Saint Gobain : The largest low-carbon electric furnace in Europe

Photo credit: Viktor Macha

In order to reduce as much as possible the environmental impact of industrial production, Saint-Gobain PAM Canalisation, with the support of the French Agency for Ecological Transition (ADEME), has just invested almost 10 million euros in the acquisition of the largest low-carbon electricity furnace in Europe (for ductile iron pipes).

The company has already succeeded in several ambitious initiatives: the large circular project (circulation of industrial water which reduces consumption by two thirds), gas recovery from the blast furnace (again for the operation of the Pont-à-Mousson plant in France), the choice is just one of raw materials with the Ecovadis label, the telescope technology to reduce the CO2 pollution of the transport and the introduction of an energy management system at all locations.

CO2-emission-free production

Investing in a large, low-carbon electric furnace is another step in the direction of environmental change for Saint-Gobain PAM sewerage. This furnace means that the production does not emit CO2 and does not require the extraction of water from the outside environment, which significantly reduces the company’s ecological footprint (reducing CO2 emissions by up to 10% per ton of cast iron made by Saint-Gobain PAM Canalisation in Europe will be produced).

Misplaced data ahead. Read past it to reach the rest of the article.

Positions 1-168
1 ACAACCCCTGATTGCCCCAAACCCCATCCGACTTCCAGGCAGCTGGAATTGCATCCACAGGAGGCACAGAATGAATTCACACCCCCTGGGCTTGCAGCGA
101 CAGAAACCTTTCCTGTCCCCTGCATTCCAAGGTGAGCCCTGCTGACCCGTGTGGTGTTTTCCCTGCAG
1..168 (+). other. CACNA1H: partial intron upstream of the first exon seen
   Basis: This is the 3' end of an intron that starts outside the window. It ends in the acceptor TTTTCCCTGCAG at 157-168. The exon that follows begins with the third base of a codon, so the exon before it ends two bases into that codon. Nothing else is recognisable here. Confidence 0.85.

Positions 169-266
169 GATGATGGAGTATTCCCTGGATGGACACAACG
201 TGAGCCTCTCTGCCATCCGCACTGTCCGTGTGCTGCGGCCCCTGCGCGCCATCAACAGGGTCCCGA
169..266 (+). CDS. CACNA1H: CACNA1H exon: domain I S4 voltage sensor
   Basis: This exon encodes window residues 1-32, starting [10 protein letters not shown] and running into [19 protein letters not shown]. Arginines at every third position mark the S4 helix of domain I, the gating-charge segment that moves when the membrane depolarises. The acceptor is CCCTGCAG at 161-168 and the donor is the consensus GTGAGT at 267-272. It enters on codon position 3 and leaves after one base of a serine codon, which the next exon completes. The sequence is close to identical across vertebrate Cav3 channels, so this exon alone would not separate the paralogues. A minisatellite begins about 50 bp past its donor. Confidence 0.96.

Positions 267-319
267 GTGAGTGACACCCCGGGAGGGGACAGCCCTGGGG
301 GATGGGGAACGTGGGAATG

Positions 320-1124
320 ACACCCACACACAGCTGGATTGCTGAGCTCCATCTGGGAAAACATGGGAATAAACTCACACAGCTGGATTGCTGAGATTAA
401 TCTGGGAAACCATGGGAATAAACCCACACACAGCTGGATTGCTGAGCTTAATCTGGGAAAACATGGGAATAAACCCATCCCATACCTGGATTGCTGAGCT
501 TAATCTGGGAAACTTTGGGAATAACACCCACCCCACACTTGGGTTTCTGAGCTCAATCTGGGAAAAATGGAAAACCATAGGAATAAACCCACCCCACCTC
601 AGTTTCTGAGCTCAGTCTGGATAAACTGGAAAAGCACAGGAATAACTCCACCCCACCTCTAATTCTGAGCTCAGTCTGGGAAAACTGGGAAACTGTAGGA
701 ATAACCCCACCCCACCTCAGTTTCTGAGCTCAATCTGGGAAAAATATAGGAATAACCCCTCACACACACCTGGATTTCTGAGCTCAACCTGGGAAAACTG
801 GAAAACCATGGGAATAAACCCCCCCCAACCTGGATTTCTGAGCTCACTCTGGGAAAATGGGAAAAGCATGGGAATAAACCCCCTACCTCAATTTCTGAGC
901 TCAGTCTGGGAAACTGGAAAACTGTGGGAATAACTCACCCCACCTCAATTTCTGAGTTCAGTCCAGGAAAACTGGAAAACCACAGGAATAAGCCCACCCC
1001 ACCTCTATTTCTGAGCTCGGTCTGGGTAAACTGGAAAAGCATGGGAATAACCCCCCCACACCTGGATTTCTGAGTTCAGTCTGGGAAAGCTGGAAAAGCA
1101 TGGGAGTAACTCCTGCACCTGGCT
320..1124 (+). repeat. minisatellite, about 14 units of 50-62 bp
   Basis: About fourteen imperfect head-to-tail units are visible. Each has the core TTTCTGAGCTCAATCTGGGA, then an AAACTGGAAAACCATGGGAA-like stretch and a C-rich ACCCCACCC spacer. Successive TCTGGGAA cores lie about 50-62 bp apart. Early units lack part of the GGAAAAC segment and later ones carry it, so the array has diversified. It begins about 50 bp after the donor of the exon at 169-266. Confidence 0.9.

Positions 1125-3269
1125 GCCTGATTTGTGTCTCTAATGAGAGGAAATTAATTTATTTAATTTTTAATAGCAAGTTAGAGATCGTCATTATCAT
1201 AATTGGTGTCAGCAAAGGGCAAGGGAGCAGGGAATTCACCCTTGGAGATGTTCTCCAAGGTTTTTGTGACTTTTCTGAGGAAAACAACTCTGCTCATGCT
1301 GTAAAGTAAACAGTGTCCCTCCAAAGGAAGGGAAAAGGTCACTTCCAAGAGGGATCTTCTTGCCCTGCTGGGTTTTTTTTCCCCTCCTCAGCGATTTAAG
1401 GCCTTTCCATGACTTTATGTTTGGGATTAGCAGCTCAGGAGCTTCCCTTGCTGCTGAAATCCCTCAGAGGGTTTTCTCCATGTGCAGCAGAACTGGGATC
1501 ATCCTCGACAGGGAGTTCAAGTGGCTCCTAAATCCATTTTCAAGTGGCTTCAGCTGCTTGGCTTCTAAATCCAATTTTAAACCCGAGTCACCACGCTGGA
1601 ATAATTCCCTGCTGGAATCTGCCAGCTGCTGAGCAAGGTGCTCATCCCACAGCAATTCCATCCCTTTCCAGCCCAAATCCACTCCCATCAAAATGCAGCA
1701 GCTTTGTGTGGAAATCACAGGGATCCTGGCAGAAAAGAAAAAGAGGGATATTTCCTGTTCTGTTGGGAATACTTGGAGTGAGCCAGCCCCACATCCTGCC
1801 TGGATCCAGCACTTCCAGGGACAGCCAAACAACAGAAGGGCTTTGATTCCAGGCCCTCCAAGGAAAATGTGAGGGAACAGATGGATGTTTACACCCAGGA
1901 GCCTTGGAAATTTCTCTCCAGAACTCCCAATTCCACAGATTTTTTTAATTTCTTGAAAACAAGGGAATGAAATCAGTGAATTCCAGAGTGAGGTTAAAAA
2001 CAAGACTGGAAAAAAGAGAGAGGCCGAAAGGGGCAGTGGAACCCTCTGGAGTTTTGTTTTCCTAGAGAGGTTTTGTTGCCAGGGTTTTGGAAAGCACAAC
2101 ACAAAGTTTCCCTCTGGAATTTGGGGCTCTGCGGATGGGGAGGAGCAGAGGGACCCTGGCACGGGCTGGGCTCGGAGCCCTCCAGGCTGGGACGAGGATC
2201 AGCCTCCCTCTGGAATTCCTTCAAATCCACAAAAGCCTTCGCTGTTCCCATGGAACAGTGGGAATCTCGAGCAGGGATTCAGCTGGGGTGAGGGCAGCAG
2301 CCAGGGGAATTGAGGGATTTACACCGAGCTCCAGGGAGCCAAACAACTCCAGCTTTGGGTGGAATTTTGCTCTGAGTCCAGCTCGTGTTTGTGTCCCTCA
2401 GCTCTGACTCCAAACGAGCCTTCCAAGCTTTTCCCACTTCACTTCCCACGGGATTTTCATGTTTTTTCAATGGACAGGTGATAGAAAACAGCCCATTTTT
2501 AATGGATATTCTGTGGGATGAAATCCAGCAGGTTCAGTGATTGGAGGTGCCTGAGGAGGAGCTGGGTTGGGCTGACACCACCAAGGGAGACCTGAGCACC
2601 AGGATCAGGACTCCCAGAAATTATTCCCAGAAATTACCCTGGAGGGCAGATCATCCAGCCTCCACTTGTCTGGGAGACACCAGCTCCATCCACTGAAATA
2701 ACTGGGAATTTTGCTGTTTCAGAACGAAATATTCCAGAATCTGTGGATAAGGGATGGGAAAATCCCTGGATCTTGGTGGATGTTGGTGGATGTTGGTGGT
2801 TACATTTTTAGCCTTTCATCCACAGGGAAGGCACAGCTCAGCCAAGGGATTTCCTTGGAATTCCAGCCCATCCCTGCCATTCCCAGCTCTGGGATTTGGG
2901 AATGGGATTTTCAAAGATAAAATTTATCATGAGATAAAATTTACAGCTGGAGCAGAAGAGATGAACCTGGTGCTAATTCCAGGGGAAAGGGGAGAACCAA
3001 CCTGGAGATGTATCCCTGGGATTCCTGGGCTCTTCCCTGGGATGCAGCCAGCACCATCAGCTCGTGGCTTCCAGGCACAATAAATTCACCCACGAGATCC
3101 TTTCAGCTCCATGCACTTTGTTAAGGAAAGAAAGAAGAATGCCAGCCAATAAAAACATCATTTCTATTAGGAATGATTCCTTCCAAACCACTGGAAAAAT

This system reinforces the positive logic of the local production cycle of Saint-Gobain PAM Canalisation, where 100% of the pipes sold in Europe are made in Europe – mainly in France (75%), reducing CO2 consumption compared to imported pipes becomes Asia or India. The use of decarbonised electricity in France means lower emissions compared to processes that use CO2 energy.

Another step towards the circular economy

100% of the ductile iron material used by Saint-Gobain PAM sewerage can recycled indefinitely without loss of performance. With this in mind, Saint-Gobain PAM Canalisation has developed a recycling service for old cast iron pipes, in which all residual waste is avoided. The old pipes are transported to the Saint-Gobain PAM Canalisation works, where they are broken into pieces before being remelted into new pipes in a cupola furnace.

This new furnace, known as a secondary smelting furnace, makes it possible to recycle almost 100% of the cast iron waste from the primary smelting process, thereby limiting the consumption of natural resources and the transportation of raw materials.

An effective answer for Customers

With a capacity of 120,000 tons of cast iron per year, the new furnace will increase production and enable the company to respond more quickly to customer requests. This oven can also be shut down and restarted more frequently, allowing greater flexibility in responding to needs.

Read our story: Are there any materials that can be infinitely recycled?

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